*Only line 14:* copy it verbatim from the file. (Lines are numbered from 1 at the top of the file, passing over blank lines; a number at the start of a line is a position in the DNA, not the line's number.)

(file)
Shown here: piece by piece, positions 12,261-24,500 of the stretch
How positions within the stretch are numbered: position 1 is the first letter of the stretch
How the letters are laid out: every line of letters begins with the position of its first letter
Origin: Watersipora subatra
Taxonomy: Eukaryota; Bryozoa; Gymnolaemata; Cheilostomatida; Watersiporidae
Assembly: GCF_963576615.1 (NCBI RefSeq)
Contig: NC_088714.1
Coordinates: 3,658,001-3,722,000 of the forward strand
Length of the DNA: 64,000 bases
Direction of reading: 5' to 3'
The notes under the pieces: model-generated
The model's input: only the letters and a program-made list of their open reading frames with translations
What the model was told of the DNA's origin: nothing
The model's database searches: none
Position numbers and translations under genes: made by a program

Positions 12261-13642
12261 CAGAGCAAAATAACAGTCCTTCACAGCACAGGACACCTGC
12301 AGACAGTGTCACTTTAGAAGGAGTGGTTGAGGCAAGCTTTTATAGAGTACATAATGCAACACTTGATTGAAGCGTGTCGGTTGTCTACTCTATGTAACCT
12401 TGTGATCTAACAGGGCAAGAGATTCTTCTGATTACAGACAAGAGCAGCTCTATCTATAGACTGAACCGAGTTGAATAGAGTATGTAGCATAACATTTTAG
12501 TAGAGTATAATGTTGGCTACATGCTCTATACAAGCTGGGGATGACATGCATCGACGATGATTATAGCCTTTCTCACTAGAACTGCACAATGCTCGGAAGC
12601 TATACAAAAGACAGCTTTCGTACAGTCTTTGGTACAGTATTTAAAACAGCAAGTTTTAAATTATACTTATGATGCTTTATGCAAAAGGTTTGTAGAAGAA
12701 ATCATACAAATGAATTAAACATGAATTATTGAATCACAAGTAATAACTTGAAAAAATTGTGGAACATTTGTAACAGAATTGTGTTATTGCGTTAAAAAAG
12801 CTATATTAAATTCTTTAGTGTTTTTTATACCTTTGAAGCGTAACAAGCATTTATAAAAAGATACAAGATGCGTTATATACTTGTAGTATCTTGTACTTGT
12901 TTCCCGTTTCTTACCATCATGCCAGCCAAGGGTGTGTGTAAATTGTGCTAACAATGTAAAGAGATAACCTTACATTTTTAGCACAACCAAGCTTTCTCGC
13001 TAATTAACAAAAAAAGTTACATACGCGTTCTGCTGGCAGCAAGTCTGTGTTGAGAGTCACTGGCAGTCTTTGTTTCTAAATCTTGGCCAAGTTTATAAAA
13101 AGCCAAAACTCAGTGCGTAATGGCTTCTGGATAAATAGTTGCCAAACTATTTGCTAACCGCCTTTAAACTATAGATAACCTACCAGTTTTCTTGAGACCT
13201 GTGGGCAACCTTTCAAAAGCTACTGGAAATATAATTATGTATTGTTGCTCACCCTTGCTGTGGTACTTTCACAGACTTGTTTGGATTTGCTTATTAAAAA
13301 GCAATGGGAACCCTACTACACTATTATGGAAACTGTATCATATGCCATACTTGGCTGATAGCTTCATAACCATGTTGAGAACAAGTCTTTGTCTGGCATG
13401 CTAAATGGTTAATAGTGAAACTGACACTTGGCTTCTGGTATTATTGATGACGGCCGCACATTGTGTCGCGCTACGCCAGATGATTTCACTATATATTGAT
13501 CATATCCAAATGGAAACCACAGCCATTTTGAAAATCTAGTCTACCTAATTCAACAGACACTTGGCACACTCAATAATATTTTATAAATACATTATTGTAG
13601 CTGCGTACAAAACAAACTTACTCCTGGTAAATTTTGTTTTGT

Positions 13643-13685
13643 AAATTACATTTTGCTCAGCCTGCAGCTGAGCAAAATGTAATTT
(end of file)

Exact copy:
The model's database searches: none